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3 July 2008

Policy on property is flawed, says Sapoa
Sunday Weekend Argus - South Africa
The South African Property Owners Association (Sapoa) is speaking out yet again in an effort to get the government to address unconstitutional clauses in the Draft Policy on Expropriation Bill.

"Sapoa supports the land reform process, but has serious concerns about the proposed amendments in the latest draft that has been circulated', says chief executive Neil Gopal.
Sapoa.org.za

It's much tougher for you to get a home loan
Personal Finance - South Africa

New borrowers will find it difficult to get 100-percent home loans and discounted interest rates.

A tough economic environment, with high interest rates and inflation, means you are less likely to be granted a home loan or a loan at a favourable interest rate unless you can put down a significant deposit and have a good credit record.

Banks are responding to the global credit crunch and the tougher local economic conditions by tightening up significantly on their lending criteria.

Besides granting fewer home loans of 100 percent or more of the value of your property, it is now less likely that you will qualify for a home loan at two percentage points below the prime interest rate. In addition, at least one bank is reviewing its access bond offerings.

And things are unlikely to improve soon. Goolam Ballim, Standard Bank's group economist, says given the current movements in the inflation rate and the unrelenting increases in food and oil prices, a cut in interest rates is a long way off.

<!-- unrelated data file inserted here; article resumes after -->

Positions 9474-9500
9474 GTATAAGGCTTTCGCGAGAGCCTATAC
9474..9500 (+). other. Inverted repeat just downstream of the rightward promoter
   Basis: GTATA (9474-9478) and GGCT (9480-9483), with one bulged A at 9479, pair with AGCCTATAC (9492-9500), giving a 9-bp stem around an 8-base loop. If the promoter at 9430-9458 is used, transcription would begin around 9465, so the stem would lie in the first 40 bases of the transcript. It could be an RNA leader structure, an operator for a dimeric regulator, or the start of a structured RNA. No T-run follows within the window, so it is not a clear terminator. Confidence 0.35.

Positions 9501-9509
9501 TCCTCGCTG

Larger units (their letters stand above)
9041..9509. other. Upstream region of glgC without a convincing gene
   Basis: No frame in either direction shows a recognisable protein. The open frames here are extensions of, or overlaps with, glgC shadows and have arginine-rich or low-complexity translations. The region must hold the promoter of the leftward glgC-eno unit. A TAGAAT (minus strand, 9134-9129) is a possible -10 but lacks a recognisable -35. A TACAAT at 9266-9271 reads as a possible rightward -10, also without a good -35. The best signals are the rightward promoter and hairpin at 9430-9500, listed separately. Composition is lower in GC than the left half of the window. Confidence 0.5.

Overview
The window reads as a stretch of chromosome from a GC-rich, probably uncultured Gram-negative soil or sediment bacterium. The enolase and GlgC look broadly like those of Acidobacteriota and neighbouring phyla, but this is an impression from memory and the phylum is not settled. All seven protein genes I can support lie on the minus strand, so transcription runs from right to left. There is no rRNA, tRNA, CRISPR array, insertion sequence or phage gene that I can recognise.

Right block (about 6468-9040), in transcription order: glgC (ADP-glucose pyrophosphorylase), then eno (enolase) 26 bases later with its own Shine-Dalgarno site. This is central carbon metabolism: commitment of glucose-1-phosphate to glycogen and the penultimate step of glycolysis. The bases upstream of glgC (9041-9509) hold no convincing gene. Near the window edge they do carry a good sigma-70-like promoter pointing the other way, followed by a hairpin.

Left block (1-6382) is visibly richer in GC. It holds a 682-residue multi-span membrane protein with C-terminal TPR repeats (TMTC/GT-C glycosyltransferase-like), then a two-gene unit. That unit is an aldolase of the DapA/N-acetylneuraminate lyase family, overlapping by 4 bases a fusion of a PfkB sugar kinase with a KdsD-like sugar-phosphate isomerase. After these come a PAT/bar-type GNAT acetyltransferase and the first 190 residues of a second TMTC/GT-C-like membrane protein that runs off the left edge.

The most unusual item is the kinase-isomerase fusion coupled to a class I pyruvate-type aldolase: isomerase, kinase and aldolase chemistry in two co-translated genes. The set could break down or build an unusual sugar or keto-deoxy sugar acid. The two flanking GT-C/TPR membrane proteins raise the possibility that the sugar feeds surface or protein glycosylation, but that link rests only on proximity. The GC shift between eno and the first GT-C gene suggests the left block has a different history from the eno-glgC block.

Personal Finance

Making the taxman pay for property repairs
RealEstateweb - South Africa

Tax fundi gives valuable pointers on deductions for repairs and improvements.

Many people are under the impression that the cost of renovating a building is tax deductible. In certain cases it may be - but not to the extent that the renovation comprises improvements rather than repairs. Guest Columnist and Tax Partner at Cameron & Prentice, Dave Warneke explains.

Except in the case of factory buildings (section 13(1)), new commercial buildings (section 13quin) and buildings in 'urban development zones' (section 13quat), there is no section in the Income Tax Act allowing a deduction for improvements to buildings. Repairs, on the other hand, are fully deductible (in terms of section 11(d)) provided that the building in question is occupied for the purpose of the taxpayer's trade or let out, and the expenditure is squarely of the type that the courts have ruled constitute 'repairs'.
RealEstateWeb

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